De La Rue: British banknote and passport maker warns it could collapse

De La Rue: British banknote and passport maker warns it could collapse

Firm has struggled with declining use of cash payments and loss of £400m UK passport contract

British banknote and passport maker De La Rue has warned that it could collapse if a turnaround plan does not succeed.

The 198-year-old company, which lost out to a French rival on a contract to make Britain’s new blue passports, saw its shares crash as much as 24 per cent on Tuesday after warning of uncertainty that “casts significant doubt on the group’s ability to continue as a going concern“.

Basingstoke-based De La Rue prints about a third of the world’s banknotes through contracts with 140 central banks, but has struggled over the last two years since losing the £400m UK passport contract.

The firm has also been hit by an accelerating move away from cash towards contactless card payments and online transfers. Up to 2,500 jobs could be put at risk if De La Rue were to cease trading, although the company said it was too early to assess the likely impact.

“Just when you thought it couldn’t get any worse for De La Rue, along comes another wave of bad news,” said Russ Mould, investment director at AJ Bell.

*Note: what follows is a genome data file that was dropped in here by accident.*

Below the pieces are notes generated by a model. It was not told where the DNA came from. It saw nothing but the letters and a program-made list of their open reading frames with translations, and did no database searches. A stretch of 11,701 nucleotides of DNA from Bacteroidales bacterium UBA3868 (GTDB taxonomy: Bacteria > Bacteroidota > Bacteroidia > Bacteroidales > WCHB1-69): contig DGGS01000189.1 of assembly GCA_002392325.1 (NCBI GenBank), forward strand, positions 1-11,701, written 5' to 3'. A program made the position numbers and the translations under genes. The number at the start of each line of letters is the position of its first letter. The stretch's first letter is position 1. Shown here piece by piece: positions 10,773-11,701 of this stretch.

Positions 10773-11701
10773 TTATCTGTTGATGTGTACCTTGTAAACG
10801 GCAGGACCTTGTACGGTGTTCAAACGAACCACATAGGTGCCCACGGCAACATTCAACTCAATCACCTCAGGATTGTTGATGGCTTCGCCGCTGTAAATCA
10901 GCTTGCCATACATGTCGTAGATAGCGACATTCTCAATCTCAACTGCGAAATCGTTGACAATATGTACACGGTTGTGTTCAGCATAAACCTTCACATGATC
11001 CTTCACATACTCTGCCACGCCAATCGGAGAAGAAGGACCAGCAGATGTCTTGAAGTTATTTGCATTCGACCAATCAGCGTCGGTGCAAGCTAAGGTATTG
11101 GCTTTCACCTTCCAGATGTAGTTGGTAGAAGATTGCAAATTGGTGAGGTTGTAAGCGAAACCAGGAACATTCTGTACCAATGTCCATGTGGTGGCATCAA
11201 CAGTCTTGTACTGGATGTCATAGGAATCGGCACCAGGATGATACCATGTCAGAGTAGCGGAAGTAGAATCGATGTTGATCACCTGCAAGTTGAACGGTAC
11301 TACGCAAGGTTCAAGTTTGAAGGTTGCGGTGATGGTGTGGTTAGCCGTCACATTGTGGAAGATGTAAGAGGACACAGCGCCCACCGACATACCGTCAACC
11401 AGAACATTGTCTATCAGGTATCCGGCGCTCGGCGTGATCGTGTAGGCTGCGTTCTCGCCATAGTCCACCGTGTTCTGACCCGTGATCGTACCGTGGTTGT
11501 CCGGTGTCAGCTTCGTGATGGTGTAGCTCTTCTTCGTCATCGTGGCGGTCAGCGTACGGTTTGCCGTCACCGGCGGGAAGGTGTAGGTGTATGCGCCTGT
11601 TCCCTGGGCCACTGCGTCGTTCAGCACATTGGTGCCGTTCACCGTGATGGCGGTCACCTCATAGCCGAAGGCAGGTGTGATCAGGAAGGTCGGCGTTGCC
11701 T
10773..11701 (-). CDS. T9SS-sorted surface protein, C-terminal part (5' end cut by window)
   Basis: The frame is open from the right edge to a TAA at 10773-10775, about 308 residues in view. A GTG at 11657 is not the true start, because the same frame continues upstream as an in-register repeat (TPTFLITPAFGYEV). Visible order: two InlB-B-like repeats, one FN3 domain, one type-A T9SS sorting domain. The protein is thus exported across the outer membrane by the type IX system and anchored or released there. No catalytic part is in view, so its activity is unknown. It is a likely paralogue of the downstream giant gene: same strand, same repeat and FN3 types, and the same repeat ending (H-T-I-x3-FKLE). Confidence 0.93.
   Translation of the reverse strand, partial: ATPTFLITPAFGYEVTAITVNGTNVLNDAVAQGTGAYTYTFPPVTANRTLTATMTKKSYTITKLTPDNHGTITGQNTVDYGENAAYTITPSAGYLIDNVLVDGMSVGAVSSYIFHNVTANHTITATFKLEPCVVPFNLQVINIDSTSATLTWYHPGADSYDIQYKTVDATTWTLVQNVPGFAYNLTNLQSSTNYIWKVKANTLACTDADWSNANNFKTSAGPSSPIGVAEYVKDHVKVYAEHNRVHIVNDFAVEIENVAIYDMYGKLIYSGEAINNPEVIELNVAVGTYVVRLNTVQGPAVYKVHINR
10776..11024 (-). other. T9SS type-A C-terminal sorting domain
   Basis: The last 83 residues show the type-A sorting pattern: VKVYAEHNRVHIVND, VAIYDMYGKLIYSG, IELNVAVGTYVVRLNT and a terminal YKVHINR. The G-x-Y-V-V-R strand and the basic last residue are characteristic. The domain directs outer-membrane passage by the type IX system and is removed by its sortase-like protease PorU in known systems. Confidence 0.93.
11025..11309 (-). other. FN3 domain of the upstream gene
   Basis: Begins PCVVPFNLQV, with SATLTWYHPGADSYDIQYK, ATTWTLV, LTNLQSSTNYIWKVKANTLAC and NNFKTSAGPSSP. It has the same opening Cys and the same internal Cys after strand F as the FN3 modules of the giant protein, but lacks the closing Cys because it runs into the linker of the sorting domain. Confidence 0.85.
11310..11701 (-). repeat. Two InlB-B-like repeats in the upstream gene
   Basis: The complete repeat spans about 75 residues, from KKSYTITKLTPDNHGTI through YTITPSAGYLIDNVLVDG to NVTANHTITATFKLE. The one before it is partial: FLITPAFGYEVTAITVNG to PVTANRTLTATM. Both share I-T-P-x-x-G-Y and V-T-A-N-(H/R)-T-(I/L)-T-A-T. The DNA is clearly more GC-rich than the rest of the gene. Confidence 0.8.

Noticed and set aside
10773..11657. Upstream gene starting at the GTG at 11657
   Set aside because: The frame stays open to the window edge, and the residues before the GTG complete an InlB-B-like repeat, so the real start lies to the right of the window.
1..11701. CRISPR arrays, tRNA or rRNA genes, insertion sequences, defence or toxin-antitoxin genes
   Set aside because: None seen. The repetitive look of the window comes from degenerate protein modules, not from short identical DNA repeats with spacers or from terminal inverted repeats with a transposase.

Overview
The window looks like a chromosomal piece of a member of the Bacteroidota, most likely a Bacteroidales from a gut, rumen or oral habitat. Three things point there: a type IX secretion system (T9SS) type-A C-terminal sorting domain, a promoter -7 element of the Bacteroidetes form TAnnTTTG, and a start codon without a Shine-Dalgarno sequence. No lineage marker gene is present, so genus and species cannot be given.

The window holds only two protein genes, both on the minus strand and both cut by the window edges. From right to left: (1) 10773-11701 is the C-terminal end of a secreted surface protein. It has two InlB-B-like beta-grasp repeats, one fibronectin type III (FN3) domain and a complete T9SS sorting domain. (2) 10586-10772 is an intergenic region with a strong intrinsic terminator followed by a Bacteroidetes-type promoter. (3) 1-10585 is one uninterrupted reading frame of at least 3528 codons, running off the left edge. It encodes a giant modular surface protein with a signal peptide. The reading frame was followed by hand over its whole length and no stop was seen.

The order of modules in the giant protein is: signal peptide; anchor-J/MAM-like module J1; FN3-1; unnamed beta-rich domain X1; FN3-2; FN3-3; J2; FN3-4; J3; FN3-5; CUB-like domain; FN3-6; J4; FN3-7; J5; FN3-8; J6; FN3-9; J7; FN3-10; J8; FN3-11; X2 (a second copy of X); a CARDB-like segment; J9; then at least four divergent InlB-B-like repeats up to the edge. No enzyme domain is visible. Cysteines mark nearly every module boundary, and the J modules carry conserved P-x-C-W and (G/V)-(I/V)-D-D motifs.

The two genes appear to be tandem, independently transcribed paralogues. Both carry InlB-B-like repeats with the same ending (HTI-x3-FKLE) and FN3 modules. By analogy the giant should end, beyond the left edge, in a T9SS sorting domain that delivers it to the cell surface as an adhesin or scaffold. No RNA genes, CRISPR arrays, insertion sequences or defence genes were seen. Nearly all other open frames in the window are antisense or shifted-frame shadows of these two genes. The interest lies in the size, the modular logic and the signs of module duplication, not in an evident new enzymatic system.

25 November 2019

“It is drowning in debt and has this year seen most of the executive team leave or resign, causing further instability in the business.

“In an increasingly cashless world one has to wonder just how long De La Rue can survive without a radical change to its business model. 

De La Rue has already restructured its operations into two divisions – authenticating goods as genuine, and currency services –  and pledged that a “full review” will be carried out by the end of next March.

The company’s chief executive, Clive Vacher​, said of its first-half performance that it had been hit by a raft of management changes and an increasingly competitive banknote-printing market.

He said it is also cutting costs further and faster, going beyond the £20m a year in savings expected under its previous targets.

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